Whilst the pandemic has thrust science into the centre stage, not all researchers have benefitted equally from the increased attention. Limitations in access to laboratory space, funding shortages and increased childcare demands have exacerbated gender inequalities and slowed progress in areas outside of health and epidemiology (more).
The Department of Business, Energy and Industrial Strategy (BEIS) commissioned a survey over the period up to October 2020 (more) of researchers’ experiences during lockdown, receiving responses from 8,416 researchers across the UK. Key results included the following:
· 40% had reduced research capacity because of increased caring responsibilities
· 30% had reduced research capacity because of increased teaching commitments
· 45% expected a reduction in research funding over the next year, rising to 75% where funding was coming from industry
· >50% expected redundancies in their research groups
· Highest concern for employment opportunities for women, part-time researchers and those on fixed-term contracts.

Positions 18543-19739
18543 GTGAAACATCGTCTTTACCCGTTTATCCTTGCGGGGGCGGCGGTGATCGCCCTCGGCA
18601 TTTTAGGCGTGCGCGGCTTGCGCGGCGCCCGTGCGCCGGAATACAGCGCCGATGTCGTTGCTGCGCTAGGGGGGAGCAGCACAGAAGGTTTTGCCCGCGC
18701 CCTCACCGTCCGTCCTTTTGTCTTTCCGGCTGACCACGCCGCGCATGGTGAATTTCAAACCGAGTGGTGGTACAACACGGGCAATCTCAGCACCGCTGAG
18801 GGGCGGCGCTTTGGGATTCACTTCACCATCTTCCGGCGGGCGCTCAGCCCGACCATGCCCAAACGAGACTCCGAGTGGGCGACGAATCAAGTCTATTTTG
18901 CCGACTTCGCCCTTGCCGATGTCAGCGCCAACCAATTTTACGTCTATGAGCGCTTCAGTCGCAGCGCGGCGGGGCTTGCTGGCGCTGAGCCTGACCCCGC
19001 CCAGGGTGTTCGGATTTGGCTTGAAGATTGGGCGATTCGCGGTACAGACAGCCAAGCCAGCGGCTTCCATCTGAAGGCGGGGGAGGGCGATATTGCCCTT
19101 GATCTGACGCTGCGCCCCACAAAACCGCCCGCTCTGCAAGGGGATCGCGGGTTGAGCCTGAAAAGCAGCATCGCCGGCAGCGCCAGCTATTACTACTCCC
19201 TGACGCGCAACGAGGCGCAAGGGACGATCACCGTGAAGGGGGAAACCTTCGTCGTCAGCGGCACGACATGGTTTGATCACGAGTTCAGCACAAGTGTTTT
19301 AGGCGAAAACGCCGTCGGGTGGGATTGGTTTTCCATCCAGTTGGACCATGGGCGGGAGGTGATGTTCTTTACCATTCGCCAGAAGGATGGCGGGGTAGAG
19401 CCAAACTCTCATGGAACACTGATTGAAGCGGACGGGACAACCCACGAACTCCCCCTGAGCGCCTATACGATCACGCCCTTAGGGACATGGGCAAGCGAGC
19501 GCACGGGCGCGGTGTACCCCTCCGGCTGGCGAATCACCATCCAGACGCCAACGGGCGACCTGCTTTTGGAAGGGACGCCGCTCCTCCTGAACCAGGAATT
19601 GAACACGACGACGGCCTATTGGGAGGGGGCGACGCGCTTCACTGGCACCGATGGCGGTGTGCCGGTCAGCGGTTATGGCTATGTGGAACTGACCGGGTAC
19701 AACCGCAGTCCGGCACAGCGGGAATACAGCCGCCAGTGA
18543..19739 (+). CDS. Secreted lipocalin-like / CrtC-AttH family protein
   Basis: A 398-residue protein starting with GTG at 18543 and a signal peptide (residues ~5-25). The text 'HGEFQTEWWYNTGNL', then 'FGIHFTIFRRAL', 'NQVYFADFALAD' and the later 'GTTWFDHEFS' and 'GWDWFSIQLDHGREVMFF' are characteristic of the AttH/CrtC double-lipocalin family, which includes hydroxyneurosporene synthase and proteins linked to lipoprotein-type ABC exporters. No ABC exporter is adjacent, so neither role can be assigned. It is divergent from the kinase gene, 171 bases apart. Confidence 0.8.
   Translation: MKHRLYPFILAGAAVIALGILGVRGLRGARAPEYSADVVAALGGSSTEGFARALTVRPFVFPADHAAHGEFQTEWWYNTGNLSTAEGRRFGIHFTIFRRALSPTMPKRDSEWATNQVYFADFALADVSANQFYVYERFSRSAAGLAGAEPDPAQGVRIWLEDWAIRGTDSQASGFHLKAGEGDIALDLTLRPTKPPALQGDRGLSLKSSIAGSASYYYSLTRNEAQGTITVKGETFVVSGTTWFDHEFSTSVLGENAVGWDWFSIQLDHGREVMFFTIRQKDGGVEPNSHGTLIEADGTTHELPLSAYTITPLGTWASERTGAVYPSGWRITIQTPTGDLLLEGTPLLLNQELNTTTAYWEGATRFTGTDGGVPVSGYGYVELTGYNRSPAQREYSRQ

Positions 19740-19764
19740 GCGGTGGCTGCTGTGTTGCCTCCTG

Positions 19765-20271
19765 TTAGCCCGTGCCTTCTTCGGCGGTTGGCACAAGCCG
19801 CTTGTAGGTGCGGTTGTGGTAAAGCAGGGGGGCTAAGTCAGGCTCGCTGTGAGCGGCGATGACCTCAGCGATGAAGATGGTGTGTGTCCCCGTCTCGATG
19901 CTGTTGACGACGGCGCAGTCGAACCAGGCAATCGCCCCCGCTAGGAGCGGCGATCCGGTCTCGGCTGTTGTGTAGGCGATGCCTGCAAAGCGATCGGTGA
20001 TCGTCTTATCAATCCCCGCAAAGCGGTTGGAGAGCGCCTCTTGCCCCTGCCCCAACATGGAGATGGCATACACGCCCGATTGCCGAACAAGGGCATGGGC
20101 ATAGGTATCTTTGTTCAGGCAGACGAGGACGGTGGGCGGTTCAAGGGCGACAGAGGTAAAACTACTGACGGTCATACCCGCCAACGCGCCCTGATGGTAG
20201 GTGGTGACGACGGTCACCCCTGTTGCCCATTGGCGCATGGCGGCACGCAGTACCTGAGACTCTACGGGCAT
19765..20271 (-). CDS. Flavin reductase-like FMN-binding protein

A global survey of 22,000 researchers from 152 countries by open access publisher Frontiers (more) found that 47% believed that there would be less funding in their research area because of COVID-19, and 25% reported that funding had already been redirected from their research. Levels of concern were reportedly highest for those researchers in geology and environmental science.
Against this backdrop, President Biden announced a dramatic increase in non-defence R&D spending on 1 April with a $325 bn research, innovation and pandemic preparedness plan (more). This includes $50 bn for the National Science Foundation, $35 bn for energy and climate initiatives and $15 bn for climate change demonstration projects. The overall funding is part of the $2.3 tn America Jobs Plan focused on infrastructure investment, and there is likely to be significant resistance from Republican opponents and others concerned about the possibility of future increases in taxation. However, this announcement could shift the global dynamic on R&D funding commitments, as Horizon Europe, the EU’s key funding programme for research and innovation, only has a budget of Euro 95.5 bn.
Horizon Europe is focused on climate change, achieving UN Sustainable Development Goals and enabling higher growth in the EU. The UK is expected to be taking part in Horizon Europe as an associated country after Brexit. However, there continues to be a lack of clarity over the UK’s status in the programme as extra funding promised by the UK Government of £250 million this month is less than the £1 bn that Universities UK believed would be the cost of participation (more)